An abortion can cause years of mental anguish, anxiety, guilt and even shame, a BMC Medicine study suggests.
University of Oslo researchers compared 40 women who had had a miscarriage with 80 who chose to have an abortion.
Miscarriage was associated with more mental distress in the six months after the loss of a baby – but abortion had a much longer lasting negative effect.
The researchers said their work underlined the importance of giving women information about the psychological effects of losing a baby – either through miscarriage or abortion.
The Oslo team found that, after 10 days, 47.5% of women who had miscarried suffered from some degree of mental distress compared with 30% of the abortion group.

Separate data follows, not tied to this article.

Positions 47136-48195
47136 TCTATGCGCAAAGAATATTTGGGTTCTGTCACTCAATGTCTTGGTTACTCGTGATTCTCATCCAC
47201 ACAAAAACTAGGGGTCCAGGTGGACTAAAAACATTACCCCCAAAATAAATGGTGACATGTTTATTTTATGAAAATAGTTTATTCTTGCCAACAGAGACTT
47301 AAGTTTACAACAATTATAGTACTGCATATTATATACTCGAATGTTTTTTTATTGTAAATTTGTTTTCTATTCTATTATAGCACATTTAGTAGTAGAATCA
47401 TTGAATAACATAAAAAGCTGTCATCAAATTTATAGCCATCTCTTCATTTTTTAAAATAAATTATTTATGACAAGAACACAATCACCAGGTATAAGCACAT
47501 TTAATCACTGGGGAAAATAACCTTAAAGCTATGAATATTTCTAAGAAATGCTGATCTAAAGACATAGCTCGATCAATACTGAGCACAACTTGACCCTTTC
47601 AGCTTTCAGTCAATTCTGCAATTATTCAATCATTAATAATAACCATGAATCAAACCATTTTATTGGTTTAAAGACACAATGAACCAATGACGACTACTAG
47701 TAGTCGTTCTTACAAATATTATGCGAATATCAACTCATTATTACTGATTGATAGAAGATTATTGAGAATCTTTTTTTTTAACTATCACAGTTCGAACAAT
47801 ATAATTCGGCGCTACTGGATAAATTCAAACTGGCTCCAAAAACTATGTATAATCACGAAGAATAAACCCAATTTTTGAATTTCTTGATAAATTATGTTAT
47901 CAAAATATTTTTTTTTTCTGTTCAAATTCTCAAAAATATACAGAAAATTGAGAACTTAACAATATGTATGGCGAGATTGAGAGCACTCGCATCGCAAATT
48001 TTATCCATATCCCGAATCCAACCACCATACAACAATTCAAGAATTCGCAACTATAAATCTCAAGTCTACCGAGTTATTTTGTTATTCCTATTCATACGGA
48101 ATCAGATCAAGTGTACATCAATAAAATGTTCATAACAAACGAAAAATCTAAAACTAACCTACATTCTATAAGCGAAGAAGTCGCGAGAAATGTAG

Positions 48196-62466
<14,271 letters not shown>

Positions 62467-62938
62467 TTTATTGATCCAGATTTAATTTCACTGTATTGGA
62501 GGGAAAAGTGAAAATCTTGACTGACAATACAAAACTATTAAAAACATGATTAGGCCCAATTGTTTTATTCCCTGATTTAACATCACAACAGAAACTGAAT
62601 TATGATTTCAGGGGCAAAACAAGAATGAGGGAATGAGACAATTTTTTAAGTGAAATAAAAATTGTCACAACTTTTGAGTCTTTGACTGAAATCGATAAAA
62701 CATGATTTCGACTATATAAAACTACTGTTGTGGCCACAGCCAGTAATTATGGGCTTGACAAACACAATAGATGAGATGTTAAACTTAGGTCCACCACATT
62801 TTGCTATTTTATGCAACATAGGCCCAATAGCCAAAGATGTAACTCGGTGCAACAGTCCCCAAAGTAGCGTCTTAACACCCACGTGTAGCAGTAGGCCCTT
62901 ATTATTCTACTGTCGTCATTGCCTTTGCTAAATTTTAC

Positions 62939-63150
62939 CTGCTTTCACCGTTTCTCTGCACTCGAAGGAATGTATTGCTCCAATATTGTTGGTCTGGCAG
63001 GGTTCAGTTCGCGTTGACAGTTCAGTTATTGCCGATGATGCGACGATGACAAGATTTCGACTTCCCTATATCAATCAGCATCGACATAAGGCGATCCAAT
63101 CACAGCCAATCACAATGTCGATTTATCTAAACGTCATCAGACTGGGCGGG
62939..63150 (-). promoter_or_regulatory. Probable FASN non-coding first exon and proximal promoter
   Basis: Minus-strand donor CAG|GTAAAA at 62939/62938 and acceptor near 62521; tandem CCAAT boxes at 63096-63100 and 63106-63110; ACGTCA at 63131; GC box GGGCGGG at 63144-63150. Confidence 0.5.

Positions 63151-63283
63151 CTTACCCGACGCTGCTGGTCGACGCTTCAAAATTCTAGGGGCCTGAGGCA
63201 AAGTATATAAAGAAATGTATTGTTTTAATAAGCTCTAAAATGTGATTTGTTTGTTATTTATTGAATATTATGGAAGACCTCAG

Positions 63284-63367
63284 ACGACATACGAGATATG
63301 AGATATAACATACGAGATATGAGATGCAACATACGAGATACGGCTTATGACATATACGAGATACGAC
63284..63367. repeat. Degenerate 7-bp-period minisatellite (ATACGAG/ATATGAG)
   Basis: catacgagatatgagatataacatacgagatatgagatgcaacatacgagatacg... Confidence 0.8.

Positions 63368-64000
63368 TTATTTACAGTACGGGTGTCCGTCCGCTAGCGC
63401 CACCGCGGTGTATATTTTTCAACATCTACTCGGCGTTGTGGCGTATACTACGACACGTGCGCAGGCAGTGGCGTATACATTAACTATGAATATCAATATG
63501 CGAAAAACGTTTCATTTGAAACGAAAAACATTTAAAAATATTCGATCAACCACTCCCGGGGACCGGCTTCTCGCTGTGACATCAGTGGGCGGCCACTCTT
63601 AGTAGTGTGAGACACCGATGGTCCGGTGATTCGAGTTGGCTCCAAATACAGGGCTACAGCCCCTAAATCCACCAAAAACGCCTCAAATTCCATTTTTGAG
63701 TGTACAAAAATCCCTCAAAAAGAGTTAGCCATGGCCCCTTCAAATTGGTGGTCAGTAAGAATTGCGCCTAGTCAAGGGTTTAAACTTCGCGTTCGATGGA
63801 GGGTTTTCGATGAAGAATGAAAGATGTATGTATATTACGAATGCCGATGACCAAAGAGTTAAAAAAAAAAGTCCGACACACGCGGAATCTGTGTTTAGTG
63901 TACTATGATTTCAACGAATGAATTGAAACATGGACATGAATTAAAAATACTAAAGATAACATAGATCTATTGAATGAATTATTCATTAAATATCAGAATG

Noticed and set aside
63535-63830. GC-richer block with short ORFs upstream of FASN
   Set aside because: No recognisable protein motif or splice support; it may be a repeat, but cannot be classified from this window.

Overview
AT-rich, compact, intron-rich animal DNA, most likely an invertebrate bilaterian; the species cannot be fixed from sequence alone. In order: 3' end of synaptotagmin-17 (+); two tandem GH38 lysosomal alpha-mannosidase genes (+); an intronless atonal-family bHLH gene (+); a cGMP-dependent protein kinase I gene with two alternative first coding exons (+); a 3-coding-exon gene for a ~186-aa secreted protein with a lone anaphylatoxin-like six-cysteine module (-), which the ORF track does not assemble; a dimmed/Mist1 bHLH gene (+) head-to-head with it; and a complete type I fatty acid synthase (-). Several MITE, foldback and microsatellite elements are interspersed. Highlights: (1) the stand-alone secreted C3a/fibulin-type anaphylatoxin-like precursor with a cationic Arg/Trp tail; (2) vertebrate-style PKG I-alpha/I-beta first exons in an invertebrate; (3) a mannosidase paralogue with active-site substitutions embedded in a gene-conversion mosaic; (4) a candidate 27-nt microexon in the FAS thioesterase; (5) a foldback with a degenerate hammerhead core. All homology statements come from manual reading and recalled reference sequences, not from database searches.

The proportion of women who had a miscarriage suffering distress decreased during the study period, to 22.5% at six months and to just 2.6% at two years and five years.
But among the abortion group 25.7% were still experiencing distress after six months, and 20% at five years.
The researchers also said that women who had an abortion had to make an effort to avoid thinking about the event.
The researchers, led by Anne Nordal Broen, said the responses of the women in the miscarriage group were similar to those expected after a traumatic life event.
(Broen et al. BMC 2005 December 12:3, 18)